You mean that's how the movie actually looked? I only ever watch the movie on television, and assumed that it only looked that way because of the way it was being broadcast. I always thought that the DVD wouldn't look as dark as that if I ever did decide to get it, but from what you say, I guess I was wrong.
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WB DVD to Blu ray upgrade program...

Post by GeorgeC » November 17th, 2009, 11:19 pm

Rats! Almost missed this. Much, much bigger news than the Target Gone With The Wind exclusive BD-only release --

From TheDigitalBits.com , Tuesday --

"And here's something very cool: Warner has just kicked off a new online program allowing you to upgrade Warner DVD titles for the equivalent title on Blu-ray (if available) for a reduced price. Some 55 titles are now available for exchange at the studio's DVD2Blu.com website. The upgrade cost is $7.95 or $9.95 depending on the title, and shipping is free for orders over $25. That's a pretty great way to make their long-time customers happy, if you ask us. Additional titles will be added to the program in the coming months. "

***************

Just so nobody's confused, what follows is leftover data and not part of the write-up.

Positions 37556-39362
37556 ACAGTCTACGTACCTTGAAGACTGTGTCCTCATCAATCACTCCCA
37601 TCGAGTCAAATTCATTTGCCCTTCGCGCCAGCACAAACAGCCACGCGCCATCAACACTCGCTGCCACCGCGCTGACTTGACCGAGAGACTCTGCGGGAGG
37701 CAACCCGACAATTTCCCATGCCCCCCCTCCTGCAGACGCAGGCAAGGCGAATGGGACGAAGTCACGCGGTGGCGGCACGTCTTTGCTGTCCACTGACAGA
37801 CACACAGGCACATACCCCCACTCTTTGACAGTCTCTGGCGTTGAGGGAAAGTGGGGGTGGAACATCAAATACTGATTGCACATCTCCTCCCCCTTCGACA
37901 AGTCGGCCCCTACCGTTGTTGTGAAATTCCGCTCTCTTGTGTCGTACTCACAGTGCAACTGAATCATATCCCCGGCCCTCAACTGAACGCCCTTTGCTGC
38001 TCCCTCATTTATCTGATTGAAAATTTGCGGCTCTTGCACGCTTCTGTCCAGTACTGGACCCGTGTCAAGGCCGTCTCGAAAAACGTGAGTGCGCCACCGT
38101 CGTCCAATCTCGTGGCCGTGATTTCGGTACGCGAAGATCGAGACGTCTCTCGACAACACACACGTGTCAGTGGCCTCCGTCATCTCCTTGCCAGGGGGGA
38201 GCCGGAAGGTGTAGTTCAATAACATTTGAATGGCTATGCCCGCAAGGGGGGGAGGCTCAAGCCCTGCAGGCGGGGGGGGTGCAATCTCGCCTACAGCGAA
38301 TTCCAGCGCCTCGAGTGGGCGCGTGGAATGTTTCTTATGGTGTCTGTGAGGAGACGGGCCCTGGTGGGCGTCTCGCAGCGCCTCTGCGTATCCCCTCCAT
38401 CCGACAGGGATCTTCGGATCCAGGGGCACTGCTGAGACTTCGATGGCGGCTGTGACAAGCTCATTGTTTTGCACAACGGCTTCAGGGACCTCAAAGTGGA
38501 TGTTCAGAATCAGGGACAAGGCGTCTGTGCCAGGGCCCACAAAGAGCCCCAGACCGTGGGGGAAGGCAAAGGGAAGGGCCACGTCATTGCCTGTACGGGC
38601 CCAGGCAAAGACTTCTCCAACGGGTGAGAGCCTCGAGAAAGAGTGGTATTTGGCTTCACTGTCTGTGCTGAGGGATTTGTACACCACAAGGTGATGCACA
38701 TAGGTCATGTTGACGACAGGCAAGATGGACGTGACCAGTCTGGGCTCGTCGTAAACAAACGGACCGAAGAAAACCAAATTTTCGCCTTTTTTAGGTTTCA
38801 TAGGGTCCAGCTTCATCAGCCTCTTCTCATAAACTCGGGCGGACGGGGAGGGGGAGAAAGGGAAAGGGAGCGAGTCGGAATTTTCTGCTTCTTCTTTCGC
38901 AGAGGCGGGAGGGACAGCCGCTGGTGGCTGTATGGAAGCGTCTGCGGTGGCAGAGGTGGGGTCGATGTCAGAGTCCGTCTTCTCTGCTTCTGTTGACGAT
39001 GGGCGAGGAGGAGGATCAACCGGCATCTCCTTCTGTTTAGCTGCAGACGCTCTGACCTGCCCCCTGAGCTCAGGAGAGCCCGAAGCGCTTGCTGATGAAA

This is the way to make long-term videophiles happy! Why (besides profit motive and greed) this hasn't been done before, I don't know...

It's a great deal. Wish it had been promoted better. I doubt that many people will take advantage of it and I sincerely doubt it will be available to videophiles outside of the States, too.

Kudos to WB! WB Home Video does tend to scoop Disney and the other home video companies at times. If this program is executed well, it's customer service at its finest!


*************

NOTE: Be sure to check out online prices for reduction on Blu rays. The only way this exchange program makes sense is if you come out ahead of discount sales. I'm already wondering about shipping costs and whether WB covers that. Media mail or not, USPS/UPS/Fed Ex shipping costs can eat up a lot of savings unless you're an incorporated business and you get bulk mailing discounts!